Earlier this month new group of 13 cinereous vultures from Spain arrived in Rhodope Mountains rewilding area in Bulgaria. The black vulture – Europe’s largest and heaviest bird of prey returned to the Eastern Rhodopes after the first group of birds was released at the end of 2022.
The return of the species is taking place as part of the black vulture population recovery program in the Bulgarian part of the mountain, carried out by a team of the Rewilding Rhodopes, the Bulgarian Society for the Protection of Birds (BSPB), the Spanish non-governmental organization “Group for the Rehabilitation of Native Fauna and its Habitat” – GREFA.
The 3,300-kilometer-long journey of the rare birds across almost all of Europe took three days. After their arrival the birds were carefully transferred into individual shipping boxes and transported to their new home. The team of experts will be monitoring the newly arrivals in the coming days to make sure that the adaptation of the vultures is proceeding normally and that they birds are in good condition. The vultures were temporarily housed in a specially built adaptation aviary, where they will spend the next few months getting used to their new home until they are all released back into the wild this fall. The new group is expected to join the birds already released last year and form a colony.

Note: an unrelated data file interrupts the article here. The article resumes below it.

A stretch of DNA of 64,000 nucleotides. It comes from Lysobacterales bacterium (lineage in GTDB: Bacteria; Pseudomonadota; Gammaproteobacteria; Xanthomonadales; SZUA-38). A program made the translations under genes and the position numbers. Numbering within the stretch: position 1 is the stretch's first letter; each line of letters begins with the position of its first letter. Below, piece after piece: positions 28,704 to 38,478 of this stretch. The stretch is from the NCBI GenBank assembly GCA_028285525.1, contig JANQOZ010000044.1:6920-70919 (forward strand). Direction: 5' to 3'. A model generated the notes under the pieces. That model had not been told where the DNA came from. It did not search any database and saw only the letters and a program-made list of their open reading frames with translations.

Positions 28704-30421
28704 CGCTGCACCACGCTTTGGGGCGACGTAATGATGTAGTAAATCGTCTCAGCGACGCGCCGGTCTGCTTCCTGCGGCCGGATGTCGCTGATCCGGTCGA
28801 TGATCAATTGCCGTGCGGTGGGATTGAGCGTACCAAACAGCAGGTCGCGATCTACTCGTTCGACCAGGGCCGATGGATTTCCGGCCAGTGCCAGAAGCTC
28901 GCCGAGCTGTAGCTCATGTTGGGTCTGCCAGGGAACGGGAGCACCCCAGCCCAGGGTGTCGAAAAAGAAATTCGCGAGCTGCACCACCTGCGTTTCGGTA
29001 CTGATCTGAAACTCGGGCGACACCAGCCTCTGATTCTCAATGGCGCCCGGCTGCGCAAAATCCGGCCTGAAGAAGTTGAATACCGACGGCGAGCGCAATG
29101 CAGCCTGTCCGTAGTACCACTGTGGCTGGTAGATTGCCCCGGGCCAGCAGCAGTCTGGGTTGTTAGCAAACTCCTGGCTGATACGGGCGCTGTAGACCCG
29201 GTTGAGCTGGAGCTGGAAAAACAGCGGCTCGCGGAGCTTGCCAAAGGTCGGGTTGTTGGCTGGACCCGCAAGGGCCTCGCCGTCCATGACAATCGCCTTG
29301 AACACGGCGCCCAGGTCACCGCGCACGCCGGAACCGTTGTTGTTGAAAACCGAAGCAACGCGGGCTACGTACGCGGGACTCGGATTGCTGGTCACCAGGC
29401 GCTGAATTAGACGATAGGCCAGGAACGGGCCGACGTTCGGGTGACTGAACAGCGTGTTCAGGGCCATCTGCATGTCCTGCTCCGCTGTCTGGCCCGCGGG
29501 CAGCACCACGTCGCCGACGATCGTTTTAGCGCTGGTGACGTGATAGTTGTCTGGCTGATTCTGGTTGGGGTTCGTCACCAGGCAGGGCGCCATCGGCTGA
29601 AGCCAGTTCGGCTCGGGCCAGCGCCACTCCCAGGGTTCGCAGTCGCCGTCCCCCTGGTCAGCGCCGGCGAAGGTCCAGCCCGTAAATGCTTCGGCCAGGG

Most of the black vultures released in 2022 are doing well and have adjusted to life and their new home in the Eastern Rhodopes. In addition 13 artificial nests were built, which the team hopes will be used by the birds. We witnessed interesting moments from the first few months of the birds’ stay in the country thanks to the mounted cameras in the aviary and individual satellite transmitters fitted on the birds. The released birds have successfully socialized with the other two vulture species in the area, feeding together and making longer journeys. One bird flew to Romania and returned, and others of the released vultures make regular visits to neighbouring regions – Western Rhodopes, Sakar, Strandzha, Stara planina. “Unfortunately, there are also losses – in the last 6 months, we lost two birds due to illegal shooting, one due to a collision with a wind generator and a fourth bird that died of exhaustion,” commented Dobromir Dobrev, vulture coordinator and expert from the BDZP.
The birds were provided by the Spanish non-governmental organization GREFA (Grupo de Rehabilitación de la Fauna Autóctona), which has been working for years to rescue and rehabilitate injured wild birds. The activities to return the black vultures to the Eastern Rhodopes are carried out by the Bulgarian Society for the Protection of Birds in cooperation with Rewilding Rhodopes and are funded by Rewilding Europe.